Author + information
- Rosanna Tavella, BSc(Hons), PhD,
- Isuru Ranasinghe, MBBS, MMed (Clin Epi), PhD,
- Chris Zeitz, MBBS, PhD and
- John F. Beltrame, BSc, BMBS, PhD∗ ()
- ↵∗Basil Hetzel Institute for Translational Health Research, 28 Woodville Road, Woodville South, Adelaide, South Australia 5011, Australia
The recently published DUTCH PEERS (DUrable polymer-based sTent CHallenge of Promus Element Versus ReSolute Integrity; TWENTE II trial (1) utilizes an important endpoint for percutaneous coronary intervention (PCI) studies: “post-PCI angina.” We congratulate the authors for reporting this important outcome. This comparative effectiveness study evaluated 2 third-generation drug-eluting stents (DES) with respect to this patient-reported outcome measure (PROM). At 1-year follow-up, there was no difference between treatments, with over 80% of patients in both groups being angina-free. This compares favorably with other PCI studies reporting this PROM, including the COURAGE (Clinical Outcomes Utilizing Revascularization and Aggressive DruG Evaluation) (2) (57%), SYNTAX (Synergy between PCI with Taxus and Cardiac Surgery) (3) (72%), and FREEDOM (Future Revascularization Evaluation in Patients with Diabetes Mellitus: Optimal Management of Multivessel Disease) (4) (79%) trials. If post-PCI angina is to become a commonly reported PROM, a better understanding of its determinants is required.
Variability in the post-PCI angina outcome may arise from differences in patient, angiographic, interventional, and measurement factors. Patient factors include risk factors such as diabetes (where angina sensation is impaired), the clinical presentation (post-PCI angina may be less common in acute coronary syndromes), and the baseline angina frequency. Angiographic and interventional factors that describe the extent of coronary artery disease and completeness of revascularization are also important. Whether it is a coincidental observation or an important determinant, the type of stent may be relevant because the COURAGE, SYNTAX, FREEDOM, and DUTCH PEERS studies represent a transition from bare-metal stents to first- and second-generation DES, respectively, with reports of increasing angina-free status at 12 months.
Measurement factors for the assessment of post-PCI angina are especially important and worthy of further consideration in interpreting the DUTCH PEERS study. First, ensuring that the measure is “patient-reported” rather than “clinician-reported” is important because these have been shown to differ (5). The empiric 4-graded scale used appears to be “patient-reported”; however, it is unclear whether the “mild, moderate, or severe physical effort” description was clinician-directed. As the major endpoint was “angina free,” this is of less importance in this particular discussion. A second consideration is the observation time course; that is, does “angina-free at 12 months” infer no pain over the entire 12 months or no pain in the month prior to the 12-month interval? The latter is often utilized, but it is unclear in the present study. Finally, has the DUTCH PEERS 4-category post-PCI angina scale been validated? The studies described previously (2–4) have utilized the Seattle Angina Questionnaire (SAQ), which has been shown to be reproducible in patients with stable angina, responsive to PCI, and validated with short-acting nitrate consumption. These characteristics need to be detailed for the DUTCH PEERS angina scale to assist with interpretation of the results. Furthermore, the SAQ was not used because it was too long; however, the short version (SAQ-7) would have been appropriate.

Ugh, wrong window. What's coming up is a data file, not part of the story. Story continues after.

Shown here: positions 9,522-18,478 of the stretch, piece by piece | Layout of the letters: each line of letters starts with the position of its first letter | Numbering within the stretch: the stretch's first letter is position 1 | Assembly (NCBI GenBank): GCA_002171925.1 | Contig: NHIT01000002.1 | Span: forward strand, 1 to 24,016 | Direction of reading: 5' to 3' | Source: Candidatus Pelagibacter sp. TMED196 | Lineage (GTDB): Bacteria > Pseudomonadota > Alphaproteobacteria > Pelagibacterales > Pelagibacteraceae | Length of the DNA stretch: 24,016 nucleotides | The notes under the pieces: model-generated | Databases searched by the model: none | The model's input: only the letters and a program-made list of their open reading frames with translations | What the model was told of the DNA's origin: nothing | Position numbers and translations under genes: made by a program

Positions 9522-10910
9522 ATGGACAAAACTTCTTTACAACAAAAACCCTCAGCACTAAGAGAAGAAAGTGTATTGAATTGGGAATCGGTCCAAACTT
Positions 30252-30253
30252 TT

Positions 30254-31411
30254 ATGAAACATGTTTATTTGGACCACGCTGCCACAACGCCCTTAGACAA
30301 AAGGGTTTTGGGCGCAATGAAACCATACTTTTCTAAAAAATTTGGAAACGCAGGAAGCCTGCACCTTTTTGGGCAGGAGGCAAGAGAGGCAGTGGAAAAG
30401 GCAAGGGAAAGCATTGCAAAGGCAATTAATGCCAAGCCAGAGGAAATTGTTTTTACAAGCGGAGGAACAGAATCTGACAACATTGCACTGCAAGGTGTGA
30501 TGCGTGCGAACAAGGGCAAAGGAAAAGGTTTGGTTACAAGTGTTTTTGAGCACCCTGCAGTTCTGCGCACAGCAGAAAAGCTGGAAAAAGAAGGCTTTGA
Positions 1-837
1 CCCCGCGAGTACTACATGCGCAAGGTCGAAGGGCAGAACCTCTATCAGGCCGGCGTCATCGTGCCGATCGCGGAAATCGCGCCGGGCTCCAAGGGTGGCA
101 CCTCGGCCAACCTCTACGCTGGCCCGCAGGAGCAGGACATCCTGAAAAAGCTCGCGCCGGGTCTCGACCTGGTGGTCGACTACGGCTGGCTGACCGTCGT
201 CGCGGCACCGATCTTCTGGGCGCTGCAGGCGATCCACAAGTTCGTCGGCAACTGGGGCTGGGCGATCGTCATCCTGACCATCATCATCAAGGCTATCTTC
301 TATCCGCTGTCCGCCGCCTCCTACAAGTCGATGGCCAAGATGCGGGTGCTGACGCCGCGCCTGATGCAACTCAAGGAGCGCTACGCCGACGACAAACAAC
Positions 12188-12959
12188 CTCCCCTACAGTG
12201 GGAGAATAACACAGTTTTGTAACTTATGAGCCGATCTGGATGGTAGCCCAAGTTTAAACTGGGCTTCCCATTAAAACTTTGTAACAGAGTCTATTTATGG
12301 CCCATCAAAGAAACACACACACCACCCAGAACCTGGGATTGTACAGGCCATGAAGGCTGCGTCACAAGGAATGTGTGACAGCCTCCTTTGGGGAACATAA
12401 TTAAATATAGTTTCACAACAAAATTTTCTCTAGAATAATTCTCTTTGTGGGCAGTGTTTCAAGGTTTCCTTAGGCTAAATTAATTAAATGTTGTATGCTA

Thus, the future evolution of evaluating post-PCI angina requires the use of established validated measures as well as detailed documentation of the patient, angiographic, and interventional factors that may influence this important PROM. The measurement of this endpoint is fundamental and should be incorporated into all PCI studies, particularly because it is often the primary reason the patient initially sought medical attention.
Please note: The authors have reported that they have no relationships relevant to the contents of this paper to disclose.
- American College of Cardiology Foundation
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